Plant-based methods for irrigation control


If soil water-based measures are to be replaced by plant-based measures it is important to consider what measures might be most appropriate for irrigation scheduling purposes. Possible measures include direct measurements of some aspect of plant water status as well as measurements of a number of plant processes that are known to respond sensitively to water deficits. One might expect that a direct measure of plant water status should be the most rigorous and hence the most useful indicator of irrigation requirement, although the question remains as to where in the plant that quantity should be measured. In practice, as has been argued strongly by Jones (1990b)Go, most plants exercise some measure of autonomous control over their shoot or leaf water status, tending to minimize changes in shoot water status as the soil dries or as evaporative demand increases (Bates and Hall, 1981Go; Jones, 1983Go). In the long term, this control is achieved through changes in leaf area and root extension, and in the shorter term through changes in leaf angle, stomatal conductance, and hydraulic properties of the transport system. In extreme cases, plants with good endogenous control systems maintain a stable leaf water status over a wide range of evaporative demand or soil water supplies; these plants are termed ‘isohydric’ (Stocker, 1956Go), and include especially plants such as cowpea, maize, and poplar (Bates and Hall, 1981Go; Tardieu and Simonneau, 1998Go). This is by contrast with those species such as sunflower or barley which appear to have less effective control of leaf water status and have been termed ‘anisohydric’. In practice the distinctions between isohydric and anisohydric behaviour are often not clear-cut; even different cultivars of grapevine have been shown to have contrasting hydraulic behaviours (Schultz, 2003Go).

The choice of which plant-based measure to use depends on their relative sensitivity to water deficits. The definition of sensitivity, however, is somewhat problematic. The relative sensitivities of different physiological processes were reviewed in some detail by Hsiao (1973)Go, who identified cell growth as being most sensitive to tissue water deficits, closely followed by wall and protein synthesis, all of which could respond to water deficits of less than 0.1 MPa (Fig. 1). Hsiao reported that stomatal closure was only rarely affected when tissue water potential fell by 0.2–0.5 MPa, with decreases of 1.0 MPa or more being required for stomatal closure in many cases. Although photosynthesis was classified as moderately sensitive by Hsiao, largely as a result of its dependence on stomatal aperture, some component processes such as electron transport are now known to be particularly insensitive (Massacci and Jones, 1990Go). It is now believed that Hsiao's (1973)Go classification is somewhat misleading, and underestimates the true sensitivity of the stomata, as it is based on observed responses to leaf water potential alone and ignores the internal root–shoot signalling that is now known to play a major part in controlling stomatal aperture (Davies and Zhang, 1991Go).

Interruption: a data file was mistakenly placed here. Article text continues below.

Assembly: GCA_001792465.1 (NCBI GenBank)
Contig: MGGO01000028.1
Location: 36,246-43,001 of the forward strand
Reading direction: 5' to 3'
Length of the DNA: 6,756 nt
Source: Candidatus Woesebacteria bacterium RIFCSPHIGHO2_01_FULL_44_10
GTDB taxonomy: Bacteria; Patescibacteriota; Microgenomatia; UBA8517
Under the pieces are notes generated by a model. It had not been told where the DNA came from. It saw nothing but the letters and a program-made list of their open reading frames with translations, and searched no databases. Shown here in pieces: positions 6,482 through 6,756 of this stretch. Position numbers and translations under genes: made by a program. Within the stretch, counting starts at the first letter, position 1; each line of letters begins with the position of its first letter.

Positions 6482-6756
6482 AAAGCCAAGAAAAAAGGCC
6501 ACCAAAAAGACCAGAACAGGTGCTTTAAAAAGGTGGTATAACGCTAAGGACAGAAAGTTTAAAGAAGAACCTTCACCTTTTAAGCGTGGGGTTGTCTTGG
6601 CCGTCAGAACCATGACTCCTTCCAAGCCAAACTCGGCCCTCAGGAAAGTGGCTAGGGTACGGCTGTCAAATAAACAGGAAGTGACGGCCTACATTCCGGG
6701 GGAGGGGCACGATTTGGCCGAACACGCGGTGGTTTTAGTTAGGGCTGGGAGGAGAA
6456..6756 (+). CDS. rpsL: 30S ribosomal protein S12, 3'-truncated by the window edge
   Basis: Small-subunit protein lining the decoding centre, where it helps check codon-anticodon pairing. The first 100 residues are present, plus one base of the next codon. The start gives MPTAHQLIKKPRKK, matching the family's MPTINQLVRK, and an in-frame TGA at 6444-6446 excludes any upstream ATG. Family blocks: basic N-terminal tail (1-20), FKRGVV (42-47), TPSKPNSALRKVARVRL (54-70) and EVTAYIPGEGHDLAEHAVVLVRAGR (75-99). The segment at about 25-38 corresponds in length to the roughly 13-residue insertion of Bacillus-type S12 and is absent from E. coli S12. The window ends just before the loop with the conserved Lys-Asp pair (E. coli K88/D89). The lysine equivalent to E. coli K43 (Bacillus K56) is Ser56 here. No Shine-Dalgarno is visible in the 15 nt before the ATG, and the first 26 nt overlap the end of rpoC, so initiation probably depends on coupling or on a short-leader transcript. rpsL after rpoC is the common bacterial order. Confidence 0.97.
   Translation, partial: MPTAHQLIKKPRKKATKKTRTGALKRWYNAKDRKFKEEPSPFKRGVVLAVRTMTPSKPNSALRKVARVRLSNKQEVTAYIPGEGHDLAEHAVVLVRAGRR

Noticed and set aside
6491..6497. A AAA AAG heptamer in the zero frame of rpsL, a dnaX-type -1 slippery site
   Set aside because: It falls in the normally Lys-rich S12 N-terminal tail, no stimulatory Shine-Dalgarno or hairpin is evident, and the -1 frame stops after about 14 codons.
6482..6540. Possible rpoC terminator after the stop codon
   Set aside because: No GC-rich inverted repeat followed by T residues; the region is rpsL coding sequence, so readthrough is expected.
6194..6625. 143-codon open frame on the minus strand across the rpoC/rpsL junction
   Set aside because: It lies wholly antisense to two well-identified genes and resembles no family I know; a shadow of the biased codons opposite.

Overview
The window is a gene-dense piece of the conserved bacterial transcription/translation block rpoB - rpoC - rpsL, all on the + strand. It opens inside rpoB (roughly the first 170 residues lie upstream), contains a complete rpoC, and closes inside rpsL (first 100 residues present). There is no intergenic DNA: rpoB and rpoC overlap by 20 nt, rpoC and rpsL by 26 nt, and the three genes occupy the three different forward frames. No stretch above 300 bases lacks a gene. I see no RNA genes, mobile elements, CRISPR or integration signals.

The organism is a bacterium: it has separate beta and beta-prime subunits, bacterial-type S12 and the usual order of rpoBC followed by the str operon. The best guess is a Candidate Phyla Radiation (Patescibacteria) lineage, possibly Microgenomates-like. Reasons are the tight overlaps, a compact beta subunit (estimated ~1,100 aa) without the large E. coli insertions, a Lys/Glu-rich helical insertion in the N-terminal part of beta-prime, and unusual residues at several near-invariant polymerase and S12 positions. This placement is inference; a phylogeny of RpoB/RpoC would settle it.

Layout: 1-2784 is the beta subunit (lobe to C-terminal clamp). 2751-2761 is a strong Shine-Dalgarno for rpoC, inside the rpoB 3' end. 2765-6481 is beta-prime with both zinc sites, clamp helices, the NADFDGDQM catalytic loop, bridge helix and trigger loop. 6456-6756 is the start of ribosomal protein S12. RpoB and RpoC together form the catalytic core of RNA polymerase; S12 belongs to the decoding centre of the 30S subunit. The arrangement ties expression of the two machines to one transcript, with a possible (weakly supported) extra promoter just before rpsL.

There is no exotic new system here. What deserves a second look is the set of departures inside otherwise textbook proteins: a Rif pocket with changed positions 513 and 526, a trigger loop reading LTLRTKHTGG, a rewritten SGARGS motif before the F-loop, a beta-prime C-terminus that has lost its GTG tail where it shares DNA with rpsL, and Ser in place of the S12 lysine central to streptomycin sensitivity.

The error arising from a reliance on leaf water status is readily apparent when one considers that many plants operate when optimally watered with the leaf water potential at around –2 MPa, yet the stomata may close as the soil dries by only a few tens of Pa, with little change in leaf water potential (Bates and Hall, 1981Go). A further consideration is that any attempt to relate stomatal aperture to leaf water potential in a long-term drought experiment can also be misleading, because with slowly developing stress the plant adapts by decreasing leaf area; as a result stomatal conductance and photosynthesis rate per unit leaf area may remain fairly stable as soil dries (Moriana and Fereres, 2002Go). Nevertheless, over shorter time-scales it still appears that stomata are a particularly sensitive early indicator of water deficits.